Monday, March 30, 2009

Changing landscape for banks

This is an amazing graphical representation of the shift in the global banking landscape put together by the good people at the Financial Times.

Consider that 11 of the 20 largest financial institutions in the world were based in the US (and 15 of 20 were either US or UK based). Today that number has fallen to just 3 of 20 and the three largest banks are now based in China.

Now this probably signals that China has experienced a substantial asset bubble and that some US banks may have suffered excessively, but it's still a stunning swing in 10 short years.

Does this sound like anywhere you've seen recently (hint the city name starts with a W and rhymes with down)?

"The county's population about doubled during the housing boom, to some 100,000 residents in 2008 from roughly 55,000 in 2000. As people moved in, starter homes and shopping centers rose among worn barns and silos.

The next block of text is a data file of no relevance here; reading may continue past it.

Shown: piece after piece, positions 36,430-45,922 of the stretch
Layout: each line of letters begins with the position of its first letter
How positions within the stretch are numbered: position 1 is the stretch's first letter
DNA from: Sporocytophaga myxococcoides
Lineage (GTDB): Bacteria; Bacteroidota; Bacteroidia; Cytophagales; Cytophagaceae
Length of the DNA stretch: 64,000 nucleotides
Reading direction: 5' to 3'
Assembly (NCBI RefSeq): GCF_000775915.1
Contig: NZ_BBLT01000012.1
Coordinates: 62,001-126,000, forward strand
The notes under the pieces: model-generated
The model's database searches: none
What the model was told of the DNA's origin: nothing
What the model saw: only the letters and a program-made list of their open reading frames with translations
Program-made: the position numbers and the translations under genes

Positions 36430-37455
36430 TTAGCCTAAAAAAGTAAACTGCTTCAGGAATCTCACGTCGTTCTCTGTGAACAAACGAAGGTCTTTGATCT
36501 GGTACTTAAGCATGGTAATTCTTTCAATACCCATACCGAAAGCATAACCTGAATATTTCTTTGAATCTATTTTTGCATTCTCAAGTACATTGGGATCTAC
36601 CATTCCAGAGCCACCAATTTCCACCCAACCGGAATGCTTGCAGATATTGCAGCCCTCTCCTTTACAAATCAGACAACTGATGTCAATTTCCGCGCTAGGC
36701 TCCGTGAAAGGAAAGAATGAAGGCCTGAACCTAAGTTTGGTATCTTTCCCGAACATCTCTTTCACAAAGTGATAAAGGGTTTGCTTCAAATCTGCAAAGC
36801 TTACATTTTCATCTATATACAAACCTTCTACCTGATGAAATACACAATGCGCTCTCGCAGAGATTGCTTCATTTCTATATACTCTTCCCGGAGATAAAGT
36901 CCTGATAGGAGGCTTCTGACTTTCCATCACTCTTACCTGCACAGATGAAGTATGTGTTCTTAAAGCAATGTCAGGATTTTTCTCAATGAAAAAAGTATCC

Now, as the housing bust and recession has turned the exurbs from engines of growth to economic laggards, many of these families have the worst of both worlds. They are still on the fringes but have no equity. In many cases the amenities they hoped would follow -- new shopping centers, movie theatres -- have ceased construction or opened with only a few stores."

Finally a bit of good news. Apparently according to this projection if we can figure out a way to live for another 250 million years it appears that according to this map NNY will have the climate of Cuba thanks to continued continental drift. Sweet.


1 comment:

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